Federal Tax News
1. The deadline for the third 2021 estimated tax payment is coming up on September 15.
Changes in the economy brought by COVID-19 include a new crop of self-employed persons, such as gig-economy workers. Like most people with income that isn’t subject to withholding, these workers may need to make estimated tax payments for the first time.
Generally, estimated tax payments are required for those who expect to owe a net tax of $1,000 or more on their 2021 federal tax returns. Underpayments or late payments could result in penalties, even if you expect a refund. To calculate payments, use Form 1040-ES (Estimated Tax for individuals). Contact us with questions. Here is more information: http://bit.ly/2Xh7y8Q
2. A best-selling author loses in court.
The author argued in a federal appeals court that some of the income from her writing and related activities wasn’t self-employment income. She earned most of her income through contracts with publishers of her books. She also earned income from a noncompete agreement and the licensing of her likeness and name.
The author argued that the number of hours she spent writing and doing promotional activities made them “sporadic” activities that weren’t a trade or business or subject to self-employment tax. She reported some income as “supplemental income” and didn’t pay self-employment tax on it, but the court rejected the approach. (Slaughter, CA 11, 8/3/2021)
3. The IRS is providing relief to certain employers claiming the Work Opportunity Tax Credit (WOTC).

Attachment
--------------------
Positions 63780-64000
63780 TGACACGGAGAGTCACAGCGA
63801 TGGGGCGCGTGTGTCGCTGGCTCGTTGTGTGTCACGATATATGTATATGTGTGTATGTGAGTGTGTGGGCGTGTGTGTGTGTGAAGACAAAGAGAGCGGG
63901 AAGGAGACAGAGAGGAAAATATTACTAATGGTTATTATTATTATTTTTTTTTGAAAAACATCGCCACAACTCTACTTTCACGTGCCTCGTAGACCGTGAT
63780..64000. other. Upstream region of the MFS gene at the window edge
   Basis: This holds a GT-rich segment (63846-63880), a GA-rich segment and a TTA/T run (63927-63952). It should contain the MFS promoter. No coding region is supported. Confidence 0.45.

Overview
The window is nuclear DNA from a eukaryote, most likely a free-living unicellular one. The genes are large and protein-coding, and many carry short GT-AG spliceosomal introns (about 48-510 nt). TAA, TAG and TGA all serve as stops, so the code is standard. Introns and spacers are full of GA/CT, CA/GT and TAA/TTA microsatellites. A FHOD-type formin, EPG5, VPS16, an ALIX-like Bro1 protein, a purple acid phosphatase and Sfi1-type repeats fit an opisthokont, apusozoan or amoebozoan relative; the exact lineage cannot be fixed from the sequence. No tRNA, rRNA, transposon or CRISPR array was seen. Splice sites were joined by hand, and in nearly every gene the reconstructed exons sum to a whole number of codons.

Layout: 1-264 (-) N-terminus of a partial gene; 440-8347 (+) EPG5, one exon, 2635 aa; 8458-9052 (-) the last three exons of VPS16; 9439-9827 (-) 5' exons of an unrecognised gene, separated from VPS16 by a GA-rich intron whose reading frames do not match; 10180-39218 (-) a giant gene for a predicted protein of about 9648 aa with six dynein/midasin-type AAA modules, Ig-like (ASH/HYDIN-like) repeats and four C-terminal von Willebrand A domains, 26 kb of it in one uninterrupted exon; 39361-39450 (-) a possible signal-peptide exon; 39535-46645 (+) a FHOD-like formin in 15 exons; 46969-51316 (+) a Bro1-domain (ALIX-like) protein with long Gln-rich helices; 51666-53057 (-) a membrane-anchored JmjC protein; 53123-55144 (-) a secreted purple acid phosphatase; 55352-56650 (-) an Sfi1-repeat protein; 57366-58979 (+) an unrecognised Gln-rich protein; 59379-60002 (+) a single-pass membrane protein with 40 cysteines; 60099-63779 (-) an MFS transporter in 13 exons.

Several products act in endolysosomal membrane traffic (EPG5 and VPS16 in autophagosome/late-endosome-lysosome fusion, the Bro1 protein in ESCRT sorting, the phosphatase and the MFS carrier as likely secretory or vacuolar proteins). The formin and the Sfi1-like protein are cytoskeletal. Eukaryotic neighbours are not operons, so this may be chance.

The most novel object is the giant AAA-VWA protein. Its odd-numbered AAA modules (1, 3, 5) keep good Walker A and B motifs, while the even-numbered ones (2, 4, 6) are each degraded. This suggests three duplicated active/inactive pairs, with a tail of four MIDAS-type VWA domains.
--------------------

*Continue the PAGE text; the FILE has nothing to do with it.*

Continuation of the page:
Specifically, the tax agency has provided a 28-day extension of the deadline for employers claiming the WOTC to submit a request to a designated local agency to certify that an employee hired between January 1, 2021 and October 8, 2021, is a designated community resident or a qualified summer youth employee. To be certified as such, an employee must have a principal place of residence within an Empowerment Zone where the employee continuously resides.
This transition relief allows employers to submit Form 8850 for these employees until November 8, 2021. (Notice 2021-43)
4. Protect your financial health in case of a disaster.
When disaster strikes, the IRS warns that quick access to your personal records is crucial. While there’s time, follow these tips. Review and update your emergency plan annually. Create electronic copies of documents, such as bank statements, tax returns and insurance policies, and keep them in a safe place. Take photos or a video record of valuables to assist you if you need to file a claim.
Keep in mind that if you’re affected by a disaster, there may be tax relief available in the form of deductible losses on your tax return. You may also qualify for help from FEMA. For more information, visit: https://bit.ly/3CFu8sc
5. The IRS announces that 2021 family leave tax credits are available for employees who help others receive vaccinations.
Wages paid for leave taken to accompany an individual who’s obtaining a COVID-19 vaccination (or to care for an individual who’s recovering from a vaccination) may be considered qualified family leave wages for purposes of the qualified family leave wages credit.
In addition, wages may be considered qualified sick leave wages for purposes of the qualified sick leave wages credit. This rule applies to wages paid, and to self-employment income, with respect to leave taken from April 1, 2021, through September 30, 2021. For more information: https://bit.ly/3jGnmtc